B.A. History, Columbia University
M.Phil History and Philosophy of Science, University of Cambridge
History of the earth sciences, early modern globalization, Southeast Asia, minerals, cross-cultural trade, K-12 education
I work on the relationship between global commerce and the earth sciences in the early modern period, with a focus on the trade in mineral commodities between Europe and Southeast Asia. A case-study of the role of precious stones in facilitating both commerce and natural philosophy appears in Gems in the Early Modern World (Palgrave Macmillan, 2019).
In addition to my research, I am particularly interested in the role history of science, technology, and medicine play in both history and science education. Currently I am one of the co-ordinators if the Science Beyond the West working group, which meets regularly to discuss issues of pedagogy, historiography, methods and sources.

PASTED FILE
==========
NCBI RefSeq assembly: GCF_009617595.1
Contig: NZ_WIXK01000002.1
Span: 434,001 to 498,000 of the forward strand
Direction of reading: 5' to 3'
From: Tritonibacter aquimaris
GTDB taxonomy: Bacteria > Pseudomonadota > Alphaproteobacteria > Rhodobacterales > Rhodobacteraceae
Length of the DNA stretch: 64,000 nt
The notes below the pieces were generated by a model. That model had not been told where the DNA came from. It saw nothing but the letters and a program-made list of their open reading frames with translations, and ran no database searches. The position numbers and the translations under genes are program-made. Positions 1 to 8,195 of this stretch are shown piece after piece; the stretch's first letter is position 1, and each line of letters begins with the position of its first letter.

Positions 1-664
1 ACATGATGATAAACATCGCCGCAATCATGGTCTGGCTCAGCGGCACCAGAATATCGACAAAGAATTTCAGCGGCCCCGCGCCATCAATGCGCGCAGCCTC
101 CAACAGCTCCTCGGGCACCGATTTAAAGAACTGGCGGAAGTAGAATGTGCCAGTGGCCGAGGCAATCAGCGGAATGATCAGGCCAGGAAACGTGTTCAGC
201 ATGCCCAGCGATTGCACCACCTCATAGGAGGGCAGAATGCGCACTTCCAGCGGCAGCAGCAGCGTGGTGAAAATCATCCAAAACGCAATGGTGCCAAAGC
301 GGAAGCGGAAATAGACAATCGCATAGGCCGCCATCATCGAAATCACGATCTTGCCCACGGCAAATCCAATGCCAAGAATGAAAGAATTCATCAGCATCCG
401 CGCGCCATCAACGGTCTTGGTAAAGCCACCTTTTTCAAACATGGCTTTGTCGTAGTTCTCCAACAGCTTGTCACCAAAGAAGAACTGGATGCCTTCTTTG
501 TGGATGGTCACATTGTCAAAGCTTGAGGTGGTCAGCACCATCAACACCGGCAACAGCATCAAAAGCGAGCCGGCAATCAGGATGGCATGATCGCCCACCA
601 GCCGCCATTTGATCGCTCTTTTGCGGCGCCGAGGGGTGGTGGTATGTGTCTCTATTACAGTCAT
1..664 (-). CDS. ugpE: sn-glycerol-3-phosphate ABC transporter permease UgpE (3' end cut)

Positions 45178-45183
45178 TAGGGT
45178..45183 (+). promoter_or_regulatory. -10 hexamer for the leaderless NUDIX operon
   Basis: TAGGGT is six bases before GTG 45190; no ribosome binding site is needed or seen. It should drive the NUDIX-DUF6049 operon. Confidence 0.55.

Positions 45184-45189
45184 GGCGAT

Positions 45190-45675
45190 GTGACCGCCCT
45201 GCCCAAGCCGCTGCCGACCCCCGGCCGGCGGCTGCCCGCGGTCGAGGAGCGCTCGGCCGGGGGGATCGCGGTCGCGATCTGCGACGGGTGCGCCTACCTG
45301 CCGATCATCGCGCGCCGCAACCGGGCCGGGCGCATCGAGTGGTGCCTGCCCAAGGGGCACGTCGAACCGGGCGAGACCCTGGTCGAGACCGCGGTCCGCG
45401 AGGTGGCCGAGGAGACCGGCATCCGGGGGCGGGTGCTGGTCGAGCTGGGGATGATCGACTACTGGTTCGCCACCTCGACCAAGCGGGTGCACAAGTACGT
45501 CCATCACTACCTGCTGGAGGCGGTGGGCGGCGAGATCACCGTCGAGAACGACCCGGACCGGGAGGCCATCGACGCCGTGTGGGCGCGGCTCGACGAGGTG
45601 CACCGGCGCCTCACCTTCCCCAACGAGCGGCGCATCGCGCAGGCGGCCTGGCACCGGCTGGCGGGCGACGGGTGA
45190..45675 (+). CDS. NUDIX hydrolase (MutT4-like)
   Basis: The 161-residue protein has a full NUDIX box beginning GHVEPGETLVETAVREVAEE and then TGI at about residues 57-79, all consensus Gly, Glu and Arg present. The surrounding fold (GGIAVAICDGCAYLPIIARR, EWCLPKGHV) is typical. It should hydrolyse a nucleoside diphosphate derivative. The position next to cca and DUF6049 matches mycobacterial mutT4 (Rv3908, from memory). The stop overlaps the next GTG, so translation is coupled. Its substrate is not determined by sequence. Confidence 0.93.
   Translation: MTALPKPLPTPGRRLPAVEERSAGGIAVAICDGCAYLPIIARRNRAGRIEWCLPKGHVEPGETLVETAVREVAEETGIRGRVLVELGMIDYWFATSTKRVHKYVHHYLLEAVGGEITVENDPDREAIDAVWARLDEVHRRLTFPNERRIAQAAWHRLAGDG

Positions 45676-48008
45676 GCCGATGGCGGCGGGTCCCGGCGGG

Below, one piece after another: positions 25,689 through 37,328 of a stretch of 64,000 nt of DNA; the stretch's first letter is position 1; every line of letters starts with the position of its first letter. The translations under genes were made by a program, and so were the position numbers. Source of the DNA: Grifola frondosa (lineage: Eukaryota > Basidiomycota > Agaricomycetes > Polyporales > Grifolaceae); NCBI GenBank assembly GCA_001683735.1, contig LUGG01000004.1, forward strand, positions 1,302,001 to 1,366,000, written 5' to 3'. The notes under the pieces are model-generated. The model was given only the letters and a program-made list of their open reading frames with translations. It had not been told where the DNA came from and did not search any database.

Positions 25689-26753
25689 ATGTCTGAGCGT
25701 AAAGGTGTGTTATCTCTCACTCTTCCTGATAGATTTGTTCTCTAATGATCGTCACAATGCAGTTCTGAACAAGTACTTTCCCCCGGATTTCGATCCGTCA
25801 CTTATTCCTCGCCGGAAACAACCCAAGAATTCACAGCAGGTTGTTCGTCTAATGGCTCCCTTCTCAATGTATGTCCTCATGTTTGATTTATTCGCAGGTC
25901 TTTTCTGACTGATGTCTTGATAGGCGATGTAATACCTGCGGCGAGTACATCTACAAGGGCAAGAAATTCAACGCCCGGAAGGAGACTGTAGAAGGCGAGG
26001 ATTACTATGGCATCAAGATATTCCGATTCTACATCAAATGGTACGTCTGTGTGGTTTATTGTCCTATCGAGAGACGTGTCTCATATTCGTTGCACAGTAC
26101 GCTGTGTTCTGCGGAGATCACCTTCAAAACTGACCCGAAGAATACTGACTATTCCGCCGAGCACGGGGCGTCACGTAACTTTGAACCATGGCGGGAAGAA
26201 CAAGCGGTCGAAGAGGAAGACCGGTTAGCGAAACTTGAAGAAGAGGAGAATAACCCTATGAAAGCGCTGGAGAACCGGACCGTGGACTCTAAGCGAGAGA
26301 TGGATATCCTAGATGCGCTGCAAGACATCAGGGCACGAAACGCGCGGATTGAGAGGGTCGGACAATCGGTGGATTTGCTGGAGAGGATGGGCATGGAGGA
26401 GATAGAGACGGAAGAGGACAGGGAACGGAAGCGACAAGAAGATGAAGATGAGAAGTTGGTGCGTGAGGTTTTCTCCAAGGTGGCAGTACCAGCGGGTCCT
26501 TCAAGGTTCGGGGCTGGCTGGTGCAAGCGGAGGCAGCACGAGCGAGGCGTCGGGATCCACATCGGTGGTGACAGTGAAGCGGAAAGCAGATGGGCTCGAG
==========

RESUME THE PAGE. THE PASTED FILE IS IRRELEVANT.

"The Impact of European Trade with Southeast Asia on the Mineralogical Studies of Robert Boyle," in Michael Bycroft and Sven Dupré eds. Gems in the Early Modern World: Materials, Knowledge and Global Trade, 1450–1800. Palgrave Macmillan, 2019, 87-116
Co-authored with Pamela Smith, Tianna Uchacz, and Naomi Rosenkranz, “The Making of Empirical Knowledge: A Case Study,” in Jonathan Gray and Martin Paul Eve eds. Old Traditions and New Technologies: The Pasts, Presents, and Futures of Open Scholarly Communications. Cambridge, MA: MIT Press. (In Press)